Death Valley didn't kill Alabama's perfect season.
Every champion has to survive at least one night when everything isn't going its way. It has to take all the punches, remain upright and find a way to win.
Alabama did it Saturday night in a 21-17 win Saturday night over LSU, as AJ McCarron came alive on the last drive, just in time to keep the Tide pointed toward a possible repeat appearance in the BCS National Championship Game.
Alabama has faced this every week -- not nearly this harrowing, but it seems as if every team tries its hardest to push the Tide the way LSU pushed.
After winning a national title last year and holding the No. 1 ranking this season, the Crimson Tide brings out a barrel full of emotions and desire from every team's fan base every week.
Everybody wants to beat Bama. It's unfair to say it would make a team's season to knock off the Crimson Tide, but a victory would be a pretty big bowl of ice cream at the end of the meal. Teams approached Alabama this way when Bear Bryant coached the Tide, and they do so again now.
We hear so much about Alabama's not-so-strong schedule, but the Tide faces a unique situation no other team in the country must handle. Oregon doesn't face this every week. Neither does Kansas State. Not even Notre Dame.
The Crimson Tide faced it again Saturday against LSU. If there ever was a situation in which the emotion, stakes and timing could do in Alabama, this was it.
First, LSU is a good team. The Bengal Tigers entered as the nation's No. 5 team and earned that. They were at home. On Saturday night. They had lost only once at home on Saturday night in the previous 10 seasons. And this one seemed to have even more of an edge. More media showed up, with an LSU record number of credentials distributed. More fans did. the crowd of 93,374 set a record for the biggest to attend a football game in Louisiana.
Even five hours before the game began, traffic snarled for miles around the stadium. Parking lots already were filled.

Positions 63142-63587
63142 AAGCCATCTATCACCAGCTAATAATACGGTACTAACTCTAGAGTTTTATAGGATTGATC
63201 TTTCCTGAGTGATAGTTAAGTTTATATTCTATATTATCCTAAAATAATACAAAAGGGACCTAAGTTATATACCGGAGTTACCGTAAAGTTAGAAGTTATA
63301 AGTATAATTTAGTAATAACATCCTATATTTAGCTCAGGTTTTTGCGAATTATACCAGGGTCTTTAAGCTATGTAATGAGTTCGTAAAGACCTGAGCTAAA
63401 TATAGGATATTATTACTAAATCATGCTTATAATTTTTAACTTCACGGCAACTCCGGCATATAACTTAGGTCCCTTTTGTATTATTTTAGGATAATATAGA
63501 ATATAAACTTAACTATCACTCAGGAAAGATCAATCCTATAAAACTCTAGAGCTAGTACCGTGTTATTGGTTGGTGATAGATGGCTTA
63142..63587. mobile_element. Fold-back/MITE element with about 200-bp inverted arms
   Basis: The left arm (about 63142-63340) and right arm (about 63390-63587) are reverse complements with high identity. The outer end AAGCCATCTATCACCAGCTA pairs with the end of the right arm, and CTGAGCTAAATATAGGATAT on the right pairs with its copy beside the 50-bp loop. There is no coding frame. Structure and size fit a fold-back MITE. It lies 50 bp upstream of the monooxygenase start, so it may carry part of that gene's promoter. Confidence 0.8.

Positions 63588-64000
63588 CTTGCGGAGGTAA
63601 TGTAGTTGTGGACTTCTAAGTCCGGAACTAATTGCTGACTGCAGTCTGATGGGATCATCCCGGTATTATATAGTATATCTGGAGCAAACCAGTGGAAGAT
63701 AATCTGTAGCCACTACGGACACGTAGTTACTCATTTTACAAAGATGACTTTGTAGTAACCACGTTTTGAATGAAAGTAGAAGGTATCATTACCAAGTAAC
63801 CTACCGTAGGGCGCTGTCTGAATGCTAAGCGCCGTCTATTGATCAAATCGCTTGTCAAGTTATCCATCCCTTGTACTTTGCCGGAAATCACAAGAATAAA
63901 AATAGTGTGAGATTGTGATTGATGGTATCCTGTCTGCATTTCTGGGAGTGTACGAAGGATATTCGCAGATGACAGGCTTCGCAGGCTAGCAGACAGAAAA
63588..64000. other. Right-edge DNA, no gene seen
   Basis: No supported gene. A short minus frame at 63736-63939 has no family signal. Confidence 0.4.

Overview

And so many of these folks came to see if Alabama finally would get taken down.
The Bengal Tigers appeared ready to cooperate. LSU's running game gashed the Crimson Tide defense unlike anybody in the Southeastern Conference has in two years.
LSU took an early lead. It was only 3-0, but it was a lead. Alabama hadn't been behind by as many three points in regulation since last year's game against Tennessee.
But Alabama responded. The Tide didn't panic. McCarron had his worst game of the season, but midway through the first half, he engineered a 92-yard, six-minute drive for a touchdown, coming on a 7-yard run by Eddie Lacy.
At the end of the half, he put together a quick-strike drive of 63 yards in only 57 seconds. Taking advantage of LSU safety Eric Reid out of the game with a chest contusion, McCarron watched the Bengal Tigers follow his receivers, who were out wide. The middle opened up, and McCarron ran through for a 9-yard touchdown.
LSU had more waiting for Alabama, however, putting together an improbable rally to retake the lead at 17-14 with 12:58 to play. Alabama faced trouble. It faced the end of its perfect season.
But the Tide survived.
If Alabama finishes the season unbeaten, it will have earned its place in the national championship game. It's hard when everyone is hunting your hide, and you deserve respect if you can handle that and not lose.